And both Hanif and Bates have since been restricted so as to make them inapposite here. As discussed infra at note 11, the Kansas Supreme Court has clarified that “the Bates decision is limited to cases involving Medicaid” as the third-party payor, so that the collateral source rule does apply to billed amounts written off by any other public or private insurer, including Medicare. Rose v. Via Christi Health Sys., Inc., 276 Kan. 539, 78 P.3d 798, 803 (Kan. 2003). The California Court of Appeals has since clarified that Hanif did not prevent plaintiffs from introducing “evidence of the amounts billed, as they reflected on the nature and extent of plaintiffs’ injuries and were therefore relevant to their assessment of the an overall general damage award.” Katiuzhinsky v. Perry, 152 Cal. App. 4th 1288, 62 Cal. Rptr. 3d 309, 314 (Cal. Ct. App. 2007). Here, in contrast, the BSA wants to exclude evidence of Reed’s medical bills altogether. While Hanif does hold that a plaintiff cannot [**27] recover for medical bills in excess of “the actual amount paid” by a third-party insurer, 246 Cal. Rptr. at 197, this court disagrees with that understanding of the collateral source rule, as explained supra.
The New Hampshire Supreme Court appears to take the majority view. That court has expressly rejected the argument that
the plaintiff cannot recover unless he has paid for the services rendered or [*192] incurred a legal liability therefor. On principle it should make no difference to the defendants whether the payment was made by virtue of friendship, philanthropy or contract with a third party . . . . It is no concern of the wrongdoer whether the bills for medical expenses were paid by an indulgent uncle, a liberal employer or a relief association.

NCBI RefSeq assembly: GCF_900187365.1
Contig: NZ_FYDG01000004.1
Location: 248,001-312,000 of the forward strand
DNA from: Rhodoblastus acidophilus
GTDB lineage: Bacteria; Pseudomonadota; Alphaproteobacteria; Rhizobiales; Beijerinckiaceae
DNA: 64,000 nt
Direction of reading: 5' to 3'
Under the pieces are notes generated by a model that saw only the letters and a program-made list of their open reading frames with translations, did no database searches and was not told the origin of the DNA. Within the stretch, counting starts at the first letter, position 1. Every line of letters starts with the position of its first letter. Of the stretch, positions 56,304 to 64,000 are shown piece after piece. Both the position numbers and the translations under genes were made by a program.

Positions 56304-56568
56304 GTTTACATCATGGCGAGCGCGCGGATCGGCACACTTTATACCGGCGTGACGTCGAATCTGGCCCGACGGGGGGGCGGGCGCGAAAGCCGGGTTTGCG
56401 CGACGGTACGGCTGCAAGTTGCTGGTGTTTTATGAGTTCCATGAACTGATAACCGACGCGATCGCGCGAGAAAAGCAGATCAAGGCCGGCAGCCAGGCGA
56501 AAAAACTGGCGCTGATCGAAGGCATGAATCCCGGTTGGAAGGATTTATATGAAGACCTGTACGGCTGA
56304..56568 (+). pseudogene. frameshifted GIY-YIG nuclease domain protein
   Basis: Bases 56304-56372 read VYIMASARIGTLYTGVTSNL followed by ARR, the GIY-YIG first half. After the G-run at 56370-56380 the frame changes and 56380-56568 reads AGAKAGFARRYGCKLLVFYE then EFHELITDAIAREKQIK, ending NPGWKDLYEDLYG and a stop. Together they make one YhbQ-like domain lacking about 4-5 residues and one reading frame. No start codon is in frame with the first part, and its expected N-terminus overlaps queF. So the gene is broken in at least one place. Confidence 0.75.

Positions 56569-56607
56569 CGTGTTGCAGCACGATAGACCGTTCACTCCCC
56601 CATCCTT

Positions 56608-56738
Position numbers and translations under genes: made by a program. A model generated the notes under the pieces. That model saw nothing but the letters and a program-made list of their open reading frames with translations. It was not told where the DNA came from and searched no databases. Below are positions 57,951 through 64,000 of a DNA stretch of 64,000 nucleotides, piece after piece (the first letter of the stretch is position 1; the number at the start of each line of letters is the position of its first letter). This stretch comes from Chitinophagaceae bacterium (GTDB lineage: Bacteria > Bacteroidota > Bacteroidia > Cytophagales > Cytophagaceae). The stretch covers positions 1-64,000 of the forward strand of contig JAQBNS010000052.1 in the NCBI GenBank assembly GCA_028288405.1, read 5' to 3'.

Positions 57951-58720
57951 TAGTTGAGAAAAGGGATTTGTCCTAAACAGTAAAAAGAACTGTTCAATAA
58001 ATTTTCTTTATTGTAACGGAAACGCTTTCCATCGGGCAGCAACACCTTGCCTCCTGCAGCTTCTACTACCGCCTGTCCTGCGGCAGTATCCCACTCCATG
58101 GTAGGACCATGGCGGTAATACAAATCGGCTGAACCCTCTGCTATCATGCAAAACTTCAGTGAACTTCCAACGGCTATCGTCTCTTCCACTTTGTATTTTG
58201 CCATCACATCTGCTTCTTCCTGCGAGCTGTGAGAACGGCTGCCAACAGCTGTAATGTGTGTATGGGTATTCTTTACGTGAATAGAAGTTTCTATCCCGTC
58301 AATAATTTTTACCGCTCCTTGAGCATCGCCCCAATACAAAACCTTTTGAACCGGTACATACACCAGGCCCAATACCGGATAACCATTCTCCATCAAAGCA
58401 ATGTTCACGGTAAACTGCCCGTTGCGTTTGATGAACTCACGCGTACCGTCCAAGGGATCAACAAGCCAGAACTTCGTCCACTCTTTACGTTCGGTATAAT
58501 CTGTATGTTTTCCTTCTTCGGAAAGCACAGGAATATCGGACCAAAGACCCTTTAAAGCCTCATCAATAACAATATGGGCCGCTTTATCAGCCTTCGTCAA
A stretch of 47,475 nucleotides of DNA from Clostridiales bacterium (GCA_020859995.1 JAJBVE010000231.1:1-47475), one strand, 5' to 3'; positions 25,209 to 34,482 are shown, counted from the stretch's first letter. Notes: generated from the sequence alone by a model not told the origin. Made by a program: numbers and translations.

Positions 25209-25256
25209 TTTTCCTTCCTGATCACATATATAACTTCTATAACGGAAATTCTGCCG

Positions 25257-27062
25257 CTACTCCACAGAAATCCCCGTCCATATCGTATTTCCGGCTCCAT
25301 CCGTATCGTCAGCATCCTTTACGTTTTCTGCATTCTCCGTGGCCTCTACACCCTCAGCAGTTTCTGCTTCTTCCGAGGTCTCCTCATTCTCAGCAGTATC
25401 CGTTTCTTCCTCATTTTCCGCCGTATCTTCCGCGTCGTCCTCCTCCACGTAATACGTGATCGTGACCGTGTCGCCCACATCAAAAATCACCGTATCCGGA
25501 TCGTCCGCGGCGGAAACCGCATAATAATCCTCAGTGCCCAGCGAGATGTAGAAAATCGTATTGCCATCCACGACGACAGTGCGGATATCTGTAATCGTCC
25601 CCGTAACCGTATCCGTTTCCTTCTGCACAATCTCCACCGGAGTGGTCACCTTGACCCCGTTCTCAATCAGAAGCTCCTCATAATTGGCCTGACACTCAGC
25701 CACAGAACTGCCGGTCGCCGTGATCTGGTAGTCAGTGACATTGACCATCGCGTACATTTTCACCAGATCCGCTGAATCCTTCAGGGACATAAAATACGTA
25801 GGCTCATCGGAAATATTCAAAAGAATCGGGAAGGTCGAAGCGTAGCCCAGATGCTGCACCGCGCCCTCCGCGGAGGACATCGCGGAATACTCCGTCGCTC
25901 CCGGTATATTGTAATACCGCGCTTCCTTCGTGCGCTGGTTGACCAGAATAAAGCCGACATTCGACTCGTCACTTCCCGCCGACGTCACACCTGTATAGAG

Clough v. Schwartz, 94 N.H. 138, 141, 48 A.2d 921 (1946) (emphasis added). The BSA does not explain, with reference to the cases it cites or otherwise, why it nevertheless should make a difference that a plaintiff’s providers agreed to accept less for their services from third parties paying on the plaintiff’s behalf than the provider would have accepted from the plaintiff himself.
And the vast majority of courts have held that it makes no difference, because–consistent [**28] with the view of the New Hampshire Supreme Court in Clough– [HN9] “the focal point of the collateral source rule is not whether an injured party has ‘incurred’ certain medical expenses. Rather, it is whether a tort victim has received benefits from a collateral source,” and “amounts written off are as much of a benefit” to the plaintiff “as are the actual cash payments made by his health insurance carrier to the health care providers.” Acuar, 531 S.E.2d at 322; see also, e.g., Pipkins, 466 F. Supp. 2d at 1260-61; Lopez, 129 P.3d at 495; Bynum, 101 P.3d at 1156; Wills, 892 N.E.2d at 1030; White, 219 P.3d at 579-80.